Aerogen(Mountain View, California) said the report of the company’s independent registered public accounting firm on Aerogen’s 2004 financial statements included in the company’s annual report filed on April 19 contains an explanatory paragraph with respect to the company’s ability to continue as a going concern.

The company has suffered recurring losses and negative cash flows from operations that raise substantial doubt about the company’s ability to continue as a going concern. Additional information regarding the company’s liquidity and management plans can be found in the Form 10-K/A.

Aerogen develops products based on its OnQ Aerosol Generator technology to improve the treatment of respiratory disorders in the acute care setting.

CardioDynamics dismisses KPMG

CardioDynamics (San Diego), which focuses on impedance cardiography technology, reported its decision not to extend the engagement of KPMG as its independent auditor.

The change is the result of a competitive bidding process initiated by the company as part of its ongoing efforts to reduce expenses and improve efficiency. CardioDynamics is presently evaluating proposals from other audit firms and expects to select and announce a new independent auditor in about 30 days. The company intends to file a Form 8-K with the SEC regarding the dismissal of KPMG.

CEO Michael Perry said, “For over eight years, KPMG has provided sound audit services to our company. An unintended impact of Sarbanes-Oxley is the escalating audit fees necessitating many smaller companies to move away from Big Four audit firms. At this time, we believe that our company and its shareholders are best served by a more cost-effective solution to our independent audit needs.”

Life Medical becomes SyntheMed

Life Medical Sciences (Oceanport, New Jersey) said that at its recent annual shareholders meeting, its stockholders overwhelmingly approved the proposed change of the company’s name to SyntheMed.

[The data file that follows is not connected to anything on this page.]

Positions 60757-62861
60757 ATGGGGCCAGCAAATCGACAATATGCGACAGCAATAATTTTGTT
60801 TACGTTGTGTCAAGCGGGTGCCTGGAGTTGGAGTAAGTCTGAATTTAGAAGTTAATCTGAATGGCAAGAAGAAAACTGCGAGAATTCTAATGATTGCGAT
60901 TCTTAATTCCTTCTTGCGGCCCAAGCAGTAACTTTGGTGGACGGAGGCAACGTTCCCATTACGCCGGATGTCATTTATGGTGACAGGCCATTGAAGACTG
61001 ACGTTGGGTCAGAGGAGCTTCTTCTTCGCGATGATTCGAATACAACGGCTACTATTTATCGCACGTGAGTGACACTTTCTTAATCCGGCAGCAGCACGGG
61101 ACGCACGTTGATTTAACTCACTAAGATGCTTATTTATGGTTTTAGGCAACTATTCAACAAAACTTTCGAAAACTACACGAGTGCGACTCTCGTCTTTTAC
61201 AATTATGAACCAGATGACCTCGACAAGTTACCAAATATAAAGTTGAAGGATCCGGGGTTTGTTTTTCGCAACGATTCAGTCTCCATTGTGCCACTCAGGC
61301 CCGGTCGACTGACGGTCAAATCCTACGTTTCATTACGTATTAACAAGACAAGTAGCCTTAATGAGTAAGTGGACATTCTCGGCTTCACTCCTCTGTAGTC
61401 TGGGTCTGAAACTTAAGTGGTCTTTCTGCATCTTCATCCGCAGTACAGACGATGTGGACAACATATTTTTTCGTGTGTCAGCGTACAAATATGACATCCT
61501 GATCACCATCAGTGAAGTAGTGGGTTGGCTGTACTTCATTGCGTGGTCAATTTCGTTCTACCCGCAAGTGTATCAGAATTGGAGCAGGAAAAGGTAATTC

The company’s common stock, which trades on the Nasdaq Over-The-Counter Bulletin Board, has begun trading under the new symbol SYMD.

According to President and CEO Robert Hickey, the new name more accurately reflects the company’s focus on the development of medical devices based on its synthetic polymer technology.

SyntheMed is pursuing several product development programs. Its lead product, Repel-CV, is an anti-adhesion barrier designed for use in cardiac surgery and is currently being evaluated in a U.S. multi-center pivotal clinical trial.

N.C. group to hold medical device forum

The North Carolina Medical Device Organization (NCMD; Research Triangle Park, North Carolina) is hosting three FDA speakers who will discuss issues such as submission best practices, new guidance and dispute resolution.

The forum, “FDA Regulatory Update,” will be held May 16 from 4:30-8 p.m. at the North Carolina Biotechnology Center. The panel also will include a regulatory submission perspective from a local medical device firm.

Panelists include Patricia Love, associate director of the FDA’s Office of Combination Products; Heather Rosecrans, director of 510(k) staff in the FDA’s Center for Devices and Radiological Health; Les Weinstein, CDRH ombudsman; Tammy Carrea, director, regulatory affairs, Sicel Technologies; and Dan Pelak, president and CEO, Closure Medical, who will serve as moderator.

NCMD is a non-profit cluster organization sponsored by the North Carolina Bioscience Organization. NCMD serves a broad sector of the medical device and diagnostic industry, including research, development and manufacturing firms; suppliers; service companies; hospitals; clinics and educational institutions.